“You take a boat,” my dad said, responding to my question.
“Yeah but how do you get to a boat from here?” I looked out the window as we whizzed past a group of goats munching on tall grass and could have sworn one of them stuck its tongue out at me.
“They crossed the border hiding in a hay filled wagon. Soldiers poked at the straw with a pitchfork to look for runaways,” my uncle said, molding his fist to clench an imaginary pitchfork as he demonstrated the quick jabs at the wagon. “But they were never found.”
I wanted to press on. How do you get from that border, to another border and eventually to the sea? But in that moment our attention shifted to a large herd of cows, leisurely crossing the street.
From the cows and the countryside and our driver asking a few too many people for directions, we made our way into what felt like a rundown city center. Rundown is probably not the right word: there were beautiful egg shell blue churches topped with gold onion domes, paved roads and newly posted billboards. Maybe sleepy is a better word.
“Is that [Vladimir] Lenin?” I squealed. Out the window was a large statue of the proletariat leader in a triumphant pose. This time the driver looked at me in the rear view window with a coy smile and nodded.
“Molly has a thing for Lenin” my dad said and added, “He killed a lot of Jews you know.”
“Yeah, yeah can we still stop for a picture?”
The statue of Lenin stood in front of a columned building, most likely a town hall of some sorts. On the stoop of the building sat three old men in a row, all wearing the same slouchy news boy cap and over-sized coat as Lenin in the statue. Not too far from them a babushka (headscarf) clad woman was hunched over a large planter, whacking weeds with a machete.
After taking a few pictures I turned around and saw my uncle standing with a teenager on a bike. Uncle George had called his Russian speaking secretary in America, Maria, to ask this teenager if there was a Jewish synagogue around. The teenager chatted with Maria on one of Uncle George’s cell phones informing her of a Jewish cemetery not too far. Uncle George thanked the teenager and passed the phone over to the driver so that Maria could tell the driver what the teen had explained.
But we weren’t quite ready to stuff our legs back into the car.
“That looks like a bar! Who wants to go in for a drink?” my uncle asked us.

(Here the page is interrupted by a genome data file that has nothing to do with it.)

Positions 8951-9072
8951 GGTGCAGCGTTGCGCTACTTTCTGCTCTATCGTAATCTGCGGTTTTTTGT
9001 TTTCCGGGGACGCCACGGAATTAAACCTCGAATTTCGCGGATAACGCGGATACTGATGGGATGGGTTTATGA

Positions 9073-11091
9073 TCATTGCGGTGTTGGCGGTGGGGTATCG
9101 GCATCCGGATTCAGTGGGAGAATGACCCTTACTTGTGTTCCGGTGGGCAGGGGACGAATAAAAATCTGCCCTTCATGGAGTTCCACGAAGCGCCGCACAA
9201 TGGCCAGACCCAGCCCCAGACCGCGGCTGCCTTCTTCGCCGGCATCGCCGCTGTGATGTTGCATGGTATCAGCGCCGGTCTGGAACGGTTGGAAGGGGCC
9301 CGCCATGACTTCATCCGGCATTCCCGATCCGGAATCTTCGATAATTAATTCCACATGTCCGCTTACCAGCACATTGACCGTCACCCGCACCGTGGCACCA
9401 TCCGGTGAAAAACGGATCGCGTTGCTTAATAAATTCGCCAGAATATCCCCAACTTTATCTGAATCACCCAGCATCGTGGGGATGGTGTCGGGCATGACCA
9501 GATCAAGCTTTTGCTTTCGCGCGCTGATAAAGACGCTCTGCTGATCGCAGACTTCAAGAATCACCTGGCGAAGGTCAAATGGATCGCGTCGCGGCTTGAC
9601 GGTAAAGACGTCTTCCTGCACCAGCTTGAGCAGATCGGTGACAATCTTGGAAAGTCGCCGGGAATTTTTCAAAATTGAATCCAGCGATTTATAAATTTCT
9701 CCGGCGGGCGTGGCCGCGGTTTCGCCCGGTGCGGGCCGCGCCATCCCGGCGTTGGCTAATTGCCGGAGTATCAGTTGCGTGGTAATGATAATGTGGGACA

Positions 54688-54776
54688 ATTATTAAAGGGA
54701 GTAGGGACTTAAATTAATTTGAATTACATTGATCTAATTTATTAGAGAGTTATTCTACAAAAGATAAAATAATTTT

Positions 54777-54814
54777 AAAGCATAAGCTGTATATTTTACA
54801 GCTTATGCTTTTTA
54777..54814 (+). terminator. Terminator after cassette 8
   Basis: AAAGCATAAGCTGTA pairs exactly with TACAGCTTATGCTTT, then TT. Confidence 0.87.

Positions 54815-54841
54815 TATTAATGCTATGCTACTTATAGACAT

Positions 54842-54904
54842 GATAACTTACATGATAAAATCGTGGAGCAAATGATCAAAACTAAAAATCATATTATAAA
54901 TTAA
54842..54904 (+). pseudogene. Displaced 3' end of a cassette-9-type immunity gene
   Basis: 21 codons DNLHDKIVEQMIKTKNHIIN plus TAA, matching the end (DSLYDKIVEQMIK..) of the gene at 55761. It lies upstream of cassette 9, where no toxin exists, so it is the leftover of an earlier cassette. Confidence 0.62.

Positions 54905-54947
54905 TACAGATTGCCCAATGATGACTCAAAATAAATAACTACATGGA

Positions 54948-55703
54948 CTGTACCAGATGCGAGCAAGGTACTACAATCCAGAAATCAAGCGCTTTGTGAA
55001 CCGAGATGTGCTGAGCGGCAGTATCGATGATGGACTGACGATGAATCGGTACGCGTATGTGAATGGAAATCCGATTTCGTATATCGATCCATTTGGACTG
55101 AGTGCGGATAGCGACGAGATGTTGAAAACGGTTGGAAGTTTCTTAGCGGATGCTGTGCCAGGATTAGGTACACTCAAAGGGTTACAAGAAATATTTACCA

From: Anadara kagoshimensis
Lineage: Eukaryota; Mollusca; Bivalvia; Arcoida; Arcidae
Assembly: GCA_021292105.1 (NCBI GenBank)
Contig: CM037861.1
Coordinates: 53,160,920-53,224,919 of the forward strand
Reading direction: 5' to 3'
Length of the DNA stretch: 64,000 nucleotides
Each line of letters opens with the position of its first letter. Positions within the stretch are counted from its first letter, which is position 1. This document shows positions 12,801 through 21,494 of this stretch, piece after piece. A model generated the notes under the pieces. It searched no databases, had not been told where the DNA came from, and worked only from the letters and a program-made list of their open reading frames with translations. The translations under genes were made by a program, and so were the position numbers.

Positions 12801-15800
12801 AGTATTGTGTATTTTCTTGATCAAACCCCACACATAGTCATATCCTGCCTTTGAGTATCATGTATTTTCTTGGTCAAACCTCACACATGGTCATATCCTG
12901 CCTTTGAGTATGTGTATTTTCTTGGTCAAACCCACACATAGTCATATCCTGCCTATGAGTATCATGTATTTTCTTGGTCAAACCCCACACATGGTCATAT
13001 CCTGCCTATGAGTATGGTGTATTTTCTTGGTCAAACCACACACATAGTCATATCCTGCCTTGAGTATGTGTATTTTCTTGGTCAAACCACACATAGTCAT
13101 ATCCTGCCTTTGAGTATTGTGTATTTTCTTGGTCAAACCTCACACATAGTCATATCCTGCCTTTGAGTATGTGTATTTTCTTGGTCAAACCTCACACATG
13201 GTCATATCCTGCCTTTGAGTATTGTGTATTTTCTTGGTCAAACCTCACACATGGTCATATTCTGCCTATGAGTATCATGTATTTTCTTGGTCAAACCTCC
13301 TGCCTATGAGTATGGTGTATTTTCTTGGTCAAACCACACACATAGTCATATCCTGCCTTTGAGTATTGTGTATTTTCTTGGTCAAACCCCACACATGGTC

The next thing I knew I was following my dad and Uncle George’s long legged stride into the bar. The driver, despite our offer for him to join us, firmly declined.
The bar was dimly lit with a few neon lights and a disco ball overhead. We were the only ones there, with the exception of the bartenders who seemed entertained by our mere presence.
I ordered our drinks with a combination of sign language and my take on the Russian accents heard in spy movies.
“Three” I said, holding the appropriate fingers on one hand in the air, “VUD-kah” creating a two inch space between my index finger and thumb to indicate we wanted our vodka in shot glasses, the Ukrainian way.
After a toast to our adventure we were back in the car, on our way to find the Jewish cemetery.
Along bright red poppy fields and past the great Bug River (pronounced boog) we drove, asking directions from every schemata (rag) wearing yenta (chatty woman) we saw. Finally we curved into a muddied path and climbed further up a hill. We were surrounded by large farms, most likely worked on by several families as part of Soviet collectivization. Then our driver stopped.
The place we arrived in was not a large cemetery but rather a mere fenced-in tomb stone. It was black and shiny and in perfect condition. Around the grave lay a few plastic floral wreaths. An image of a menorah was etched onto the tomb as well as text in Ukrainian that read: In this place on August 19, 1941, 460 Ukrainian Jews, who were peaceful inhabitants of the village of Stara Syniava, were executed.
We followed the Jewish tradition of leaving a small stone on the tomb, before exiting through the fence that surrounded the memorial. At this point the sun had almost fully set and the clouds and the sky mixed together in purples and deep blues. What a beautiful place to have left. Though the farms and way of life haven’t changed much there was a sense that something was missing, and that maybe, something had returned.